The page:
Haunted by her long suppressed past and pressured by family to seek treatment from mystical healers for her infertility, a Kosovar woman struggles to reconcile the expectations of motherhood... Read allHaunted by her long suppressed past and pressured by family to seek treatment from mystical healers for her infertility, a Kosovar woman struggles to reconcile the expectations of motherhood with a legacy of wartime brutality.Haunted by her long suppressed past and pressured by family to seek treatment from mystical healers for her infertility, a Kosovar woman struggles to reconcile the expectations of motherhood with a legacy of wartime brutality.
Powerful portrayal of patriarchalism and wounds of war
Zana is a powerful film from Antoneta Kastrati, director whose films need to be followed. Few war inspired films nowadays are able to escape the unnecessary melodrama and a approach that basically forces the audiences into feeling sorry for the victims. Zana is not one of those films. Starting from masterful acting by the best of Kosovo's acting community, to an elaborate and powerful cinematography, and the haunting sound score, Zana feels like matured and precise filmmaking, which is surprising considering Zana is the first feature film by Kastrati. Using the Kosovo war as a backdrop to the story, Zana in essence speaks about the pressure of patriarchal values against the female protagonist. This is un-mistakenly a personal film for Kastrati, as she informs at the end credits that her mother and sister were victims of the Kosovo war. Her previous films, short and docs, all dealt directly and indirectly with effects of the conflict. Zana is a culmination of those efforts, professionally and masterfully put together by a wide team of talented professionals. Because it is personal, Kastrati, through the subtle yet emotional performance of Adriana Matoshi, puts us inside the head of the female protagonist. Other actors also very good at providing a picture and emotions of living a village life, with all the challenges, cries, laughter and every day monotony and suffering in a village struck by the devastation of a war. However, this is by far a personal story of the female protagonist, and the entire film and her world is viewed from her perspective entirely. In addition to being informative on personal effects of the Kosovo war, and how women continue to be perpetual victims of it to this day, Zana feels cathartic. I was honored to see the film in its premiere in Prishtina. The audience was shaken to the core, barely able to give an applause to the present film team afterwards. There were people crying and shaken in the corridors, a testament to the sincerity and strength of this film. The acting play of the local healer, played incredibly by one of the best actors in Kosovo is Mensur Safqiu is a performance worth of multiple awards and is timeless in its nature. Another aspect of the film is very personal and beautiful cinematography, which allowed actors to show their skills and haunting locations to show their strength. And finally, the sound and music composed (Albanian-German band Andrra) adds the necessary emotional layer to the film, without being "in your face" too much. All in all, Zana can be easily said to be the best and most powerful of Kosovo's cinema, putting Kastrati firmly into the generation who will lead the New Kosovo Cinema Wave. A must see film for everyone.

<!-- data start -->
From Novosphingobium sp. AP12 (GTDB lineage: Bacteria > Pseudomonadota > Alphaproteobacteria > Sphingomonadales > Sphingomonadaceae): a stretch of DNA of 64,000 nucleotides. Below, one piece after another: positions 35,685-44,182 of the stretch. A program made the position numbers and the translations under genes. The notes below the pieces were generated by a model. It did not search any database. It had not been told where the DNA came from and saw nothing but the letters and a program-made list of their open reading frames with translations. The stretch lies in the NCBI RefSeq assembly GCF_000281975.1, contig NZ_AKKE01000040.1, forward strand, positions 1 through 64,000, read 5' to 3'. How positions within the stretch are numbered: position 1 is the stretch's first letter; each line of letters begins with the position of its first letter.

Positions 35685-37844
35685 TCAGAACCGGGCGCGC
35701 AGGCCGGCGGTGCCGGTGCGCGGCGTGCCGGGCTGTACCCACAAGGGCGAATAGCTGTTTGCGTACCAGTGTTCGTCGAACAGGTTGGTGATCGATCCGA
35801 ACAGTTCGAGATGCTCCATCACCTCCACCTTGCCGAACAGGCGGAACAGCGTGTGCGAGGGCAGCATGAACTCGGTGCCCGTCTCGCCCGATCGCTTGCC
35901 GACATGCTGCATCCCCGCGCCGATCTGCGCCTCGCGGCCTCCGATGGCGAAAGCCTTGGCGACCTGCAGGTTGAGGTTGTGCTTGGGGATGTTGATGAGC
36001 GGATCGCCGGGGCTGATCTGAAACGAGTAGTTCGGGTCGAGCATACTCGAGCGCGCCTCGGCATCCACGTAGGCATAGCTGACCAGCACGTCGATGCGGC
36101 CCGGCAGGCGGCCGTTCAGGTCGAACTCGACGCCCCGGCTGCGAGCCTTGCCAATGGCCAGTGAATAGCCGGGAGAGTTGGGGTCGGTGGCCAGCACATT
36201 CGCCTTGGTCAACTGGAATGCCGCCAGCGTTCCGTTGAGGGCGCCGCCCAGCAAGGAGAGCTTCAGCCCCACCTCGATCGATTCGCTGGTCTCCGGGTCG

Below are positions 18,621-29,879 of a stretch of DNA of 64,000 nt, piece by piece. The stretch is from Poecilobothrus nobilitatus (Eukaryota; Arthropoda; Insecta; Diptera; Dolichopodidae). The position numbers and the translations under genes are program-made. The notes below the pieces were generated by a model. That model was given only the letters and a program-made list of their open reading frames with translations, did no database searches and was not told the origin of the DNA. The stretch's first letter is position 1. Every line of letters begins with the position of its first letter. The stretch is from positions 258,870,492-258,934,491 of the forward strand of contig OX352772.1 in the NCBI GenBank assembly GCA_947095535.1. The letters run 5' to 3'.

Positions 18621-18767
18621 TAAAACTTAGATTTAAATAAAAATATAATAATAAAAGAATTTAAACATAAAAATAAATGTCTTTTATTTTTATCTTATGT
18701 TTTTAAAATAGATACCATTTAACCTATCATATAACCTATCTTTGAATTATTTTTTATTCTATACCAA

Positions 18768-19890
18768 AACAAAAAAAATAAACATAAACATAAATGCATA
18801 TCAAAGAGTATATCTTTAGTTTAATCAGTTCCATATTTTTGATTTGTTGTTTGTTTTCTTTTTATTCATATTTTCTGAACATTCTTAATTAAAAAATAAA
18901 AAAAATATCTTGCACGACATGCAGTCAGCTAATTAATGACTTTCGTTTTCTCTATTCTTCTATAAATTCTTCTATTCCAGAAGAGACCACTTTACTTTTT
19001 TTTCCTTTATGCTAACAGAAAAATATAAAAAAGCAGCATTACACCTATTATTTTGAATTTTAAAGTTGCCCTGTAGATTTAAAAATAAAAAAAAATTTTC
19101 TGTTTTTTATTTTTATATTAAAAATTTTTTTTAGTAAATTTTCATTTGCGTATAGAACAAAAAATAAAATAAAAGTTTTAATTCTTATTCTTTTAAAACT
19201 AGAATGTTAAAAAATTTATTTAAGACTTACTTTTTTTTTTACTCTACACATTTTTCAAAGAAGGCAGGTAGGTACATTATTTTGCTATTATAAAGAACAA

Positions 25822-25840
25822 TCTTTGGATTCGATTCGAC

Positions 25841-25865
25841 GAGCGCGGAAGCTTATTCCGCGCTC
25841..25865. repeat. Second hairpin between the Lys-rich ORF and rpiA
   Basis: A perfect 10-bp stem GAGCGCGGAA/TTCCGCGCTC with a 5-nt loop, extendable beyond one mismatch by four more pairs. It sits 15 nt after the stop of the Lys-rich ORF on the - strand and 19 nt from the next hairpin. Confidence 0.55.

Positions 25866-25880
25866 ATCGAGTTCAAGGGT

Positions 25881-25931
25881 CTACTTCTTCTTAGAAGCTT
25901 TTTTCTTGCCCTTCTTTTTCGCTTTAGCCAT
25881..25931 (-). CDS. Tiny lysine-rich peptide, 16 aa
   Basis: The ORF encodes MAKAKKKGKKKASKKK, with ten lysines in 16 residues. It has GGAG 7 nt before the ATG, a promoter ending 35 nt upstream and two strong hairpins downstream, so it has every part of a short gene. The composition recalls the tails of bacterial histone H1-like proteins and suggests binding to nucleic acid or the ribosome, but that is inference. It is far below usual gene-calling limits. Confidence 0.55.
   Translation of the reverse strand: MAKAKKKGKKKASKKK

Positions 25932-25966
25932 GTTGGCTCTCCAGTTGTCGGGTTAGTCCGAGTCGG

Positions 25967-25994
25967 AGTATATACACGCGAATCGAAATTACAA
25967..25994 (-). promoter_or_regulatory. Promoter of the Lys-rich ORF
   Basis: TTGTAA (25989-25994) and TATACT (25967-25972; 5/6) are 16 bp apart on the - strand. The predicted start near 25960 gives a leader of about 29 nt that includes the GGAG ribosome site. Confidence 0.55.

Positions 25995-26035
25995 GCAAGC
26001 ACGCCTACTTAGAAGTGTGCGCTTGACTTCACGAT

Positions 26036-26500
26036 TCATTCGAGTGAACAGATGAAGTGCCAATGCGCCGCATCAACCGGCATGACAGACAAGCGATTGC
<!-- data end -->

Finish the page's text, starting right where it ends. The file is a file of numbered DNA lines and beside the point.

- Sep 23, 2019
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